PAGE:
PRESS & MEDIA
PRESS & MEDIA
The day had started out easily enough – it was hot, however a light breeze was coming in every now and then to cool both the horses and riders down. A half dozen young riders had tacked up their horses early that morning, warmed them up in the corral and ridden towards Oglala without a problem. One of our young riders noted to himself something interesting he observed with a cow when we were tacking up- but for whatever reason, chose not to say anything.
The horses, this time of year, tend to be a little more frisky than normal – not having been ridden for most of the winter and super charged up on the nutrient rich grass that covers much of the reservation in the Spring. And so, when the riders came back in – with no bumps or bruises, we thanked the horses, gave gratitude for a good ride and readied to go back to base camp, shade and ice water. . . until our wrangler noted that there was a cow lying under a nearby shade tree, looking mighty distressed as one tiny calf hoof and one miniature calf tongue appeared from its reproductive regions. Well, that neither looks comfortable nor the way it should be, we all noted.
The Pine Ridge Indian Reservation is an extraordinary place for so many reasons. The bluffs, rolling hills, magnificent culture and historical significance have drawn so many for generations. The rural and remote nature of it is (for many) a breath of fresh air when the chaos of daily life begin to take their inevitable toll. Those same qualities also tend to help visitors learn to appreciate the conveniences normally taken for granted, one such convenience being…veterinarians. There are NO veterinarians on the 3,000 square mile Pine Ridge reservation. And so, when one sees a cow trying to give birth to a calf --- and the only body parts that are showing or moving are a tiny hoof and a tiny tongue ---- and mama is clearly in distress and not able to push her calf out, then one does what one does.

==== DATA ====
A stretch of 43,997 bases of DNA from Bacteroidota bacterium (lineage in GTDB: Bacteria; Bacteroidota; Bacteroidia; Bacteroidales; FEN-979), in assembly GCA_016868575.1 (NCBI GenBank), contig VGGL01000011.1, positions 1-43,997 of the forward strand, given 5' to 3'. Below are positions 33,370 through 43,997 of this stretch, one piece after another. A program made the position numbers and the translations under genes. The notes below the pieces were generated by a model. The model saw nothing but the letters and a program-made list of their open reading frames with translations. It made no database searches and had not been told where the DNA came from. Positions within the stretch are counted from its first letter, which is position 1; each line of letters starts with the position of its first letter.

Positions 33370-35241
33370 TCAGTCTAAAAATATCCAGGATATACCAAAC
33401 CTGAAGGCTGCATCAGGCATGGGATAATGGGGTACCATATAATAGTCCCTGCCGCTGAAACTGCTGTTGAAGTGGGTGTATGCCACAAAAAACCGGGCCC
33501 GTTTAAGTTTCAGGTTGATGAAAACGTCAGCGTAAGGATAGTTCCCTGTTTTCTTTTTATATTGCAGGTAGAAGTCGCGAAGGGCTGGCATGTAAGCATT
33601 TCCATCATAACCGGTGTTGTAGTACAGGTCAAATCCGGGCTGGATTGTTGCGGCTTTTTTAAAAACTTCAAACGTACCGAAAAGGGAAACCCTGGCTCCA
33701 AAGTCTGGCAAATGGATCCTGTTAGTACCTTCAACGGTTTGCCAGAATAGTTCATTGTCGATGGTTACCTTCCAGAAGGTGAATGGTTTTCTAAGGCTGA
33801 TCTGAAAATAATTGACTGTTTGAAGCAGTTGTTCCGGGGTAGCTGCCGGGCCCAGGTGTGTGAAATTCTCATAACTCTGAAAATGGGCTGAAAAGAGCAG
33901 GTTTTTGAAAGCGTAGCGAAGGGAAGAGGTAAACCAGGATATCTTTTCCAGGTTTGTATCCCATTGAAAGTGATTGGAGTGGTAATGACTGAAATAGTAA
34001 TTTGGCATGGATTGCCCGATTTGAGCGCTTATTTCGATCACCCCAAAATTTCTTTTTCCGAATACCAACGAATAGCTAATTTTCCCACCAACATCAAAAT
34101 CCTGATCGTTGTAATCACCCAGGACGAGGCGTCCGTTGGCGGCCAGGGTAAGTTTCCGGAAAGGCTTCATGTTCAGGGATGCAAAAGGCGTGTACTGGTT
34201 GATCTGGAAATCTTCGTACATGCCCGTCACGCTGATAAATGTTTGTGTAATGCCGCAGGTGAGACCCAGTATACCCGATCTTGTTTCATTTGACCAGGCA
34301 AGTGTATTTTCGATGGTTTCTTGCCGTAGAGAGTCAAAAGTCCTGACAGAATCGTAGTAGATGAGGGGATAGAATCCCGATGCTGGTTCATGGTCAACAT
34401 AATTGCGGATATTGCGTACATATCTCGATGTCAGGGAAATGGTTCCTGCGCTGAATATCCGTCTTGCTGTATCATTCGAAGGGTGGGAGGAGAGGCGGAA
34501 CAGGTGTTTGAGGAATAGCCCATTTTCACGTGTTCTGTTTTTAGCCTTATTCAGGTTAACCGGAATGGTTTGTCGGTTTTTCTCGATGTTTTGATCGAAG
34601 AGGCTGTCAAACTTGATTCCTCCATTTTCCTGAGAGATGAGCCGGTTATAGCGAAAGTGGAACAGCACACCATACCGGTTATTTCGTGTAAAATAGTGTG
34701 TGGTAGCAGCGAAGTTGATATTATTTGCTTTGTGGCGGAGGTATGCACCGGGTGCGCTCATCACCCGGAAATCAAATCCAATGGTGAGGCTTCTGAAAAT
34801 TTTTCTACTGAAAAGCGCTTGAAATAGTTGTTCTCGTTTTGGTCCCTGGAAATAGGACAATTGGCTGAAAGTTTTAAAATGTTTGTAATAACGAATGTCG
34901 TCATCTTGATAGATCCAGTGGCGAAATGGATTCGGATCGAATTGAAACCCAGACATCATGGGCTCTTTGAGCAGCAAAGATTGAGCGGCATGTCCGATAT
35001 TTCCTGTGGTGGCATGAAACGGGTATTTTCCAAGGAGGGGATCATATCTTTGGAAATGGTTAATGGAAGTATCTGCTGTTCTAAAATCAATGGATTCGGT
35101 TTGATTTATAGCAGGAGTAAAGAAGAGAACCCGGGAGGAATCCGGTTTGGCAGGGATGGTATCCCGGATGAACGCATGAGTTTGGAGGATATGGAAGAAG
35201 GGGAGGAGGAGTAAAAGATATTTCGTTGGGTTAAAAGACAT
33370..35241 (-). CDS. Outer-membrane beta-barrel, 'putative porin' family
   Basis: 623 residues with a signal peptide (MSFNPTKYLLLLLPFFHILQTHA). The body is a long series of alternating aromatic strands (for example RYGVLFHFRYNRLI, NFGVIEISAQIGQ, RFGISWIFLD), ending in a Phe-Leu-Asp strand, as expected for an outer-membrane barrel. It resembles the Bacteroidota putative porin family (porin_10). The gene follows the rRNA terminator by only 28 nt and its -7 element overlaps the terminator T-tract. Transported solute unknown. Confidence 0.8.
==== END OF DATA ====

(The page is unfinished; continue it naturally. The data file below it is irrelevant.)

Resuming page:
So, we grabbed a rope – two actually. One to rope and help hold mama down and the other to loop around the exposed hoof and pull. And so, pull we did.
Now, I’m not sure what a veterinarian would have done to rescue that calf and to help the mother. I’m not sure what the chances were of a live birth, given that the calf’s tongue and hoof had been observed three hours prior. I’m not sure if the calf is grateful to have been freed or angry that we didn’t let it stay right where we found it before we roped and pulled. I do know that the bellowing of the mother cow and the sweet and startled mooing of that calf when it came flying out covered in birthing fluid was among the sweetest and happiest sound I had in a long time..
I also know that I am grateful every day for the lessons learned on Pine Ridge; the experiences gained; the people – and animals – that we meet.
René Duamal once spoke about similar experiences and lessons learned when mountaineering and they seem especially applicable to my experiences, over the decades, on Pine Ridge: “You cannot stay forever; you have to come down again. So, why bother in the first place? Simply just this: What is above knows what is below, but what is below does not know what is above. One climbs, one sees. One descends, one sees no longer, but one has seen. There is an art of conducting oneself in the lower regions by the memory of what one saw higher up. When one can no longer see, one can at least still know.” And so it is.
Post Script-- Both mother and baby are doing great!
By Dave Ventimiglia
I had a magical, educational, exhausting, fun, inspiring, and heartbreaking trip this past weekend to Pine Ridge Reservation. I was extremely impressed with the impact that Tipi Raiser is making and the way they go about their business – and I suspect that this is the first of many trips I will make to learn and work alongside my Lakota brothers and sisters.